The acquisition of friendship skills for typical children is based on an innate and evolving ability to make and keep friends. Unfortunately, autistic children are not as able to rely on intuitive abilities in social settings and must rely more on their general cognitive abilities to process social information. They often have had peer interactions which are likely to have been confusing and, at times, aversive. They have difficulty reading the social rules and conventions and being able to follow them. They are often criticized or rejected by peers when engaged in social play. A lack of friendships can lead to low self-esteem and depression.
The webcast will focus on relevant research on friendship for autistic boys and girls during their primary school years, describe the stages of friendship during those years and strategies to improve friendship abilities, experiences, and confidence at school.
See trailer below for more information on content:
About the speakers
Prof Tony Attwood PhD With a remarkable career spanning five decades, Professor Tony Attwood is one of the world’s foremost specialists on Autism. Holding an Honour’s degree in Psychology from the University of Hull, a Master’s degree in clinical psychology from the University of Surrey, and a PhD from the University of London, his credentials are a testament to his expertise. Currently serving as an adjunct Professor at Griffith University in Queensland, Professor Attwood’s impact has enriched the global understanding of autism.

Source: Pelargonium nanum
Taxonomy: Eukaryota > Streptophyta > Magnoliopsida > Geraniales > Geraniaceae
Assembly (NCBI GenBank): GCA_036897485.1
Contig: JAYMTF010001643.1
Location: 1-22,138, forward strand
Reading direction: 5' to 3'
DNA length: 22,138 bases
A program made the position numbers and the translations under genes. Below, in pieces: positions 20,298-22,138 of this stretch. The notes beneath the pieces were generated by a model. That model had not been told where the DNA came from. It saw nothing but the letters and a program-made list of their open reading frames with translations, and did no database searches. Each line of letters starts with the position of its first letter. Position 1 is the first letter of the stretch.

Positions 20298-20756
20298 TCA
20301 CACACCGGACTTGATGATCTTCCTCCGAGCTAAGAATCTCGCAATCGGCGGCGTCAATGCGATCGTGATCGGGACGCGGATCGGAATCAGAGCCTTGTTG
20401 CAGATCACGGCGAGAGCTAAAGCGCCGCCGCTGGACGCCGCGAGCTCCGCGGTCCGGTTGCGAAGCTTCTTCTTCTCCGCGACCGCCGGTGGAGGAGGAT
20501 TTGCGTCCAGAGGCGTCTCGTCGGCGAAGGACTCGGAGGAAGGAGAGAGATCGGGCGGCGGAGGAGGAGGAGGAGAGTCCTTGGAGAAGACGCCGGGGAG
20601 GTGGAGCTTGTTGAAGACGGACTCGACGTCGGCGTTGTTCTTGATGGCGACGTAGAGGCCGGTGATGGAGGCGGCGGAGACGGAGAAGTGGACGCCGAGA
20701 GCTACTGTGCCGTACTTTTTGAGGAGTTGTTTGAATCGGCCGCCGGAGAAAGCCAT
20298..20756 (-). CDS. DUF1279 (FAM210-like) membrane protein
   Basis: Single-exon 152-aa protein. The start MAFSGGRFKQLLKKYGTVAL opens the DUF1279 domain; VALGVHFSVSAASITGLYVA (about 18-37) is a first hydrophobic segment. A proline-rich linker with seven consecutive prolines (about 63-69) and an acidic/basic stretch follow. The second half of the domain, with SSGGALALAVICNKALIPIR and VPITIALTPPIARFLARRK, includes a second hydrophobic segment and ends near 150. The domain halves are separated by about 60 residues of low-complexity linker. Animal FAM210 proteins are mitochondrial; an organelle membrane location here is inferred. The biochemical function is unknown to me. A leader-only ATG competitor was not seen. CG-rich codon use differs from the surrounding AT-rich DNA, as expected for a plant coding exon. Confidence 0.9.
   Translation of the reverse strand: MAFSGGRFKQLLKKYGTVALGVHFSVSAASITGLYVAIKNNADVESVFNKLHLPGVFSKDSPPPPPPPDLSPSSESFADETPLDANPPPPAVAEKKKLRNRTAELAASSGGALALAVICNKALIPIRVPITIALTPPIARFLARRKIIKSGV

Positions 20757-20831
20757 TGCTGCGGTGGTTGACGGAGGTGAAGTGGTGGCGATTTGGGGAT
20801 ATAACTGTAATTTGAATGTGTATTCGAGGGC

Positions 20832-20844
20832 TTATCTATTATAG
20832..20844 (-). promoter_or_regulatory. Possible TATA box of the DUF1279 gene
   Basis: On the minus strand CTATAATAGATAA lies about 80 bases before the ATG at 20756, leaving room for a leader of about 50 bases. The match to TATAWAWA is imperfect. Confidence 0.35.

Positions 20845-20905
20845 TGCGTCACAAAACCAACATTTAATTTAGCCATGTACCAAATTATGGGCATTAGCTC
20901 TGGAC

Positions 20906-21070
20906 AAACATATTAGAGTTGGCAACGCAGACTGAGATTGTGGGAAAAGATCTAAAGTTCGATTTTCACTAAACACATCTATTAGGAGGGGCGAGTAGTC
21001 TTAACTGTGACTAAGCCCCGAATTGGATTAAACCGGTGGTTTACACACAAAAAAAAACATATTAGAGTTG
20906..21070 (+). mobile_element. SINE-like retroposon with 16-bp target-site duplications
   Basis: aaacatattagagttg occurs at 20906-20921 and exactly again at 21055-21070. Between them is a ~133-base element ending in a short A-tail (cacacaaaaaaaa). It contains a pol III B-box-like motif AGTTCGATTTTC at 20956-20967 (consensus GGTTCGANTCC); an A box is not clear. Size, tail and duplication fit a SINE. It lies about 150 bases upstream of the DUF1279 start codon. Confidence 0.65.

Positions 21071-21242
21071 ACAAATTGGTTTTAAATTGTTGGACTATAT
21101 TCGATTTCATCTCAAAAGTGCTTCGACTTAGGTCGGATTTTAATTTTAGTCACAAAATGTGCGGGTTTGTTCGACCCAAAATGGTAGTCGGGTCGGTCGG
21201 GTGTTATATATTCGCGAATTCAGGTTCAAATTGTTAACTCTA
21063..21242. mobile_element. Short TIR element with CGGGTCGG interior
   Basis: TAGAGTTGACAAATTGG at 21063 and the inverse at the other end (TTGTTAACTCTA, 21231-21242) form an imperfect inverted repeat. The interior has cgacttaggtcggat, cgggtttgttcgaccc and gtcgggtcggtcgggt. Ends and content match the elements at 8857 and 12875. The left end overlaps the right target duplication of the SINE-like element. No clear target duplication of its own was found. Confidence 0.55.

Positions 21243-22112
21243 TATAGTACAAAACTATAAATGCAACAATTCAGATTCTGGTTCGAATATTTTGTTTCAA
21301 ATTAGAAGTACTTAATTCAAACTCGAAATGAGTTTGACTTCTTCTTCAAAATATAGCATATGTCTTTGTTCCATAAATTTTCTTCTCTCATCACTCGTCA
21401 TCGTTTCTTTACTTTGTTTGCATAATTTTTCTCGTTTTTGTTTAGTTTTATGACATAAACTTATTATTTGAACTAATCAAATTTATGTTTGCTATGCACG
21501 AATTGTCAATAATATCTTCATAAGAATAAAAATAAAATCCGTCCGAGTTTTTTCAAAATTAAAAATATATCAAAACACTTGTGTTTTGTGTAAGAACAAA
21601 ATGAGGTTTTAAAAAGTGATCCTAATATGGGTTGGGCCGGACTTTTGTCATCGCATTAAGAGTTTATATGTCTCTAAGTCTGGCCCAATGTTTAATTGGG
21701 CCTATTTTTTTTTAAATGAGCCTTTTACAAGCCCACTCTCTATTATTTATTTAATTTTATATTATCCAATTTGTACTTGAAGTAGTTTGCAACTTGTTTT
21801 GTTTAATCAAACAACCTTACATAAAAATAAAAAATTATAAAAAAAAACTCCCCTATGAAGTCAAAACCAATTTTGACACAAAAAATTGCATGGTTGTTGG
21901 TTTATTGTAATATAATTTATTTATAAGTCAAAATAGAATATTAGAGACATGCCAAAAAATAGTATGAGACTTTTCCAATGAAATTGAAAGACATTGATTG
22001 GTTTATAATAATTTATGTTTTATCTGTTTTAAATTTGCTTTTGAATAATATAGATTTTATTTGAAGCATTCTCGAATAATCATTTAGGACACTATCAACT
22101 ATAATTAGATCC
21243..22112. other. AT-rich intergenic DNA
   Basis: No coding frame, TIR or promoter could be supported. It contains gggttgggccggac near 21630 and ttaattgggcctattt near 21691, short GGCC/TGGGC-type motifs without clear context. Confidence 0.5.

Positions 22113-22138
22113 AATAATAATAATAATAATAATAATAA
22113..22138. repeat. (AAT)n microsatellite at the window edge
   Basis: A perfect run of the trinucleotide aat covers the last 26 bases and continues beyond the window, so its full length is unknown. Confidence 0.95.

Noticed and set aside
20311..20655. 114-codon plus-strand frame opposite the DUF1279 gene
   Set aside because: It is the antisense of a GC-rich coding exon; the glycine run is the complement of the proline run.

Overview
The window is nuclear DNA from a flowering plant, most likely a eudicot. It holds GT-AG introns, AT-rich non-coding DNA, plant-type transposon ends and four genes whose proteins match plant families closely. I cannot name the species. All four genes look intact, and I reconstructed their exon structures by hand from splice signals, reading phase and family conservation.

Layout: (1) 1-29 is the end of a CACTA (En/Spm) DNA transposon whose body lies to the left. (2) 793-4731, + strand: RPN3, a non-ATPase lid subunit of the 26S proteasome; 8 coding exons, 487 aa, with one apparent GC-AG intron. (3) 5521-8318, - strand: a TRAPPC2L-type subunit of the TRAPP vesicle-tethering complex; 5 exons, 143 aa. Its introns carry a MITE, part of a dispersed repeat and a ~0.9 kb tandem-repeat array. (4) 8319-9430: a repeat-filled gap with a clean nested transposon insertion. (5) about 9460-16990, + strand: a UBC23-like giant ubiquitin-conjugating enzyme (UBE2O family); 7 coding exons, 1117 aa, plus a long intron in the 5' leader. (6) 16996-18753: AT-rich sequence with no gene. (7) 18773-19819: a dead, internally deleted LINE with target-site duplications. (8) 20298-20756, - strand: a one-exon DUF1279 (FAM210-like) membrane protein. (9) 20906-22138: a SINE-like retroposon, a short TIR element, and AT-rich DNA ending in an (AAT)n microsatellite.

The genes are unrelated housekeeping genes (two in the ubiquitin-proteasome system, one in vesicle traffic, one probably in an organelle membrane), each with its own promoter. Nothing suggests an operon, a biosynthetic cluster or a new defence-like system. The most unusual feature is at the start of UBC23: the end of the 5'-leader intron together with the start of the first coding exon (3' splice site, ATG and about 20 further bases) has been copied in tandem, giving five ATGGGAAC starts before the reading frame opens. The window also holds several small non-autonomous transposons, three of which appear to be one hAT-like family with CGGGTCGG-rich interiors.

Alongside Dr Michelle Garnett, Professor Attwood co-founded Attwood & Garnett Events in 2019, driven by the shared goal of enhancing autism awareness and understanding. Their shared vision seeks to reshape the narrative surrounding autism to create a world where autism is embraced, and the diverse strengths, talents, and perspectives of autistic individuals are celebrated. This transformative narrative fosters a more inclusive and accepting society, benefitting all its members.
Renowned for his extensive contributions to understanding Asperger’s Syndrome, now commonly referred to as autism, Professor Attwood has authored numerous publications on the subject. His seminal book, Asperger’s Syndrome: A Guide for Parents and Professionals debuted in 1998, resonated globally and has since found its voice in over 25 languages, making his insights accessible across cultures and continents.
With a dedicated commitment to practical application, he has run a private practice for 30 years, only recently closing his books due to a long waiting list. Beyond his clinical work, he dedicates significant time to travel, sharing insights and knowledge through workshops and seminars across national and international platforms.